Alaska’s Senate election features a single, open primary in which all candidates compete. The top four vote-getters will then advance to a ranked-choice general election where voters will rank their choices, and votes for subsequent picks are reallocated until one contender gets a majority of the vote.
Given her broad appeal, Murkowski will likely make the top four. But more importantly, it helps her avoid facing the enraged grassroots in a closed GOP primary.
“The Republican primary for Murkowski looked hopeless to me,” said Alaska-based strategist John-Henry Heckendorn, who has worked for both parties.
“The system didn’t actually do much to help Murkowski in a general,” he added. “It just gave her a way to get to the dance.”
The system could also hold back Tshibaka. A win in a GOP primary could give her an edge in a general election in a state that consistently votes Republican statewide, and it is unclear if her base is broad enough to compete in November against three candidates.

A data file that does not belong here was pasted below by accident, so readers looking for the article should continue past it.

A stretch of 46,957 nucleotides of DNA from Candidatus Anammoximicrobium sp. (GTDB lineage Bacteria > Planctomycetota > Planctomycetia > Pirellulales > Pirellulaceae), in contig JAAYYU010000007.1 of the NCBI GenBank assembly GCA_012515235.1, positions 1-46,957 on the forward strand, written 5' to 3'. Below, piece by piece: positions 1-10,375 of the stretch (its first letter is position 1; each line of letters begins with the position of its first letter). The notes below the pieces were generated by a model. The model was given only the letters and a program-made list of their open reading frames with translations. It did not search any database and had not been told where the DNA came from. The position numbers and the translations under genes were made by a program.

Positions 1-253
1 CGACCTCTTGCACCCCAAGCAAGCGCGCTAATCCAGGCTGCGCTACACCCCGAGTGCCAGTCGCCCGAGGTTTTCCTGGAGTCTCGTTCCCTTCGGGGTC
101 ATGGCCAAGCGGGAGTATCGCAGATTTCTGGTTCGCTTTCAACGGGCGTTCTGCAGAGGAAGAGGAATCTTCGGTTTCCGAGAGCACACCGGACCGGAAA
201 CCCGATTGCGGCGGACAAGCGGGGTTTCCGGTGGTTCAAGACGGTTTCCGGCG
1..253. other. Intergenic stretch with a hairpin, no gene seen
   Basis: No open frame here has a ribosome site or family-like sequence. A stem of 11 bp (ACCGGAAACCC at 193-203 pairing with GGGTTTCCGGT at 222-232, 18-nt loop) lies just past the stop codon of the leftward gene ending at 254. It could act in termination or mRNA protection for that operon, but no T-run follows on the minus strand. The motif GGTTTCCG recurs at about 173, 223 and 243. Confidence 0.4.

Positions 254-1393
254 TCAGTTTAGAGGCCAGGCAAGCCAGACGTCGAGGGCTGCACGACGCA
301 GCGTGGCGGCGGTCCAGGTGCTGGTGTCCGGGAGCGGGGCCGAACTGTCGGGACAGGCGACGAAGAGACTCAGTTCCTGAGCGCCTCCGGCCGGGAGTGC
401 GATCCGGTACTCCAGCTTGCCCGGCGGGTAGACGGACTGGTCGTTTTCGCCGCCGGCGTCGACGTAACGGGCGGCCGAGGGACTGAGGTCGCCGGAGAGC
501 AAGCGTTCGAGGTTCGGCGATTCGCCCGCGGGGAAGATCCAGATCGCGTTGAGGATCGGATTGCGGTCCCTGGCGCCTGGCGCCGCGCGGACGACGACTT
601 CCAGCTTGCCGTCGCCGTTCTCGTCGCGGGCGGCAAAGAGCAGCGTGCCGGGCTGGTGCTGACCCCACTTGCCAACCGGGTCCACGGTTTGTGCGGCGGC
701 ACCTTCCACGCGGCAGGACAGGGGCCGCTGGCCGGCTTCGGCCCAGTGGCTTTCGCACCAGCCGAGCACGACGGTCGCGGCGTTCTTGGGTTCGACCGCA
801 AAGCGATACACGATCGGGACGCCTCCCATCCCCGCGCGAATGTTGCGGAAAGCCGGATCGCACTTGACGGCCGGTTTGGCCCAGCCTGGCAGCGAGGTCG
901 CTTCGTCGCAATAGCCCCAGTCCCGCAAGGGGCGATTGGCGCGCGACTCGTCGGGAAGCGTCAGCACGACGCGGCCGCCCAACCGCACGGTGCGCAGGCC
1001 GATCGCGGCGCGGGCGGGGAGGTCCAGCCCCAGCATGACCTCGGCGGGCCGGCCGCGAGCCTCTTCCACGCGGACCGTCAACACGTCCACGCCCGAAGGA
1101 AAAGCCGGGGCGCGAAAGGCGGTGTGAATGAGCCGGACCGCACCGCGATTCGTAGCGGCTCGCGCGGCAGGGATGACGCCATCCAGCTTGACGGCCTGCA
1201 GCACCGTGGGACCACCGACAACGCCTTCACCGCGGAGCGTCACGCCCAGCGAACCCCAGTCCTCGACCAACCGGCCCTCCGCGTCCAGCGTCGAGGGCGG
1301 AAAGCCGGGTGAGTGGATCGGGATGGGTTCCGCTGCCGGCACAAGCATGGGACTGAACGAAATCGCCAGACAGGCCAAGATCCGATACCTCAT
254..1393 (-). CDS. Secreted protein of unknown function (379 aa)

“She’s got her votes, and they’re kind of baked in. It’s the disenchanted, mad-as-hell faction in the Republican Party,” said Joe Geldhof, an attorney involved in Republican causes and a state party donor. “Where do you get your next tranche of votes in the general? They’re not there.”
Tshibaka has also handed Murkowski ammunition to hit back. A number of missteps have surfaced in state media, including a recent report revealing she illegally obtained an Alaska resident sport fishing license in 2019, highlighting the years she spent away from Alaska working in Washington in inspector general offices of several federal agencies.
“I think Tshibaka has challenges in terms of having spent the last 20 years living on the East Coast,” Heckendorn said. “I think her big challenge is going to be compelling people beyond those who are motivated purely by nationalized issues and Trump, because she’s already making these kinds of missteps, and she doesn’t have a lot of community connection beyond the sort of bread-and-butter national issues.”
Still, observers across the spectrum say Tshibaka will be no slouch. A Republican running in a red state with Trump’s support automatically enters any race with a base of support, and conservatives’ frustration with Murkowski is not expected to ebb anytime soon.
“There’ll be a lot of factors being added together as far as the final outcome and who ends up taking the seat. But I think it kind of put Kelly into the big leagues when she got [Trump’s] endorsement,” state Senate Majority Leader Shelley Hughes (R) said.
“I think that they’re both fighters,” she added, “and neither one is to be underestimated.”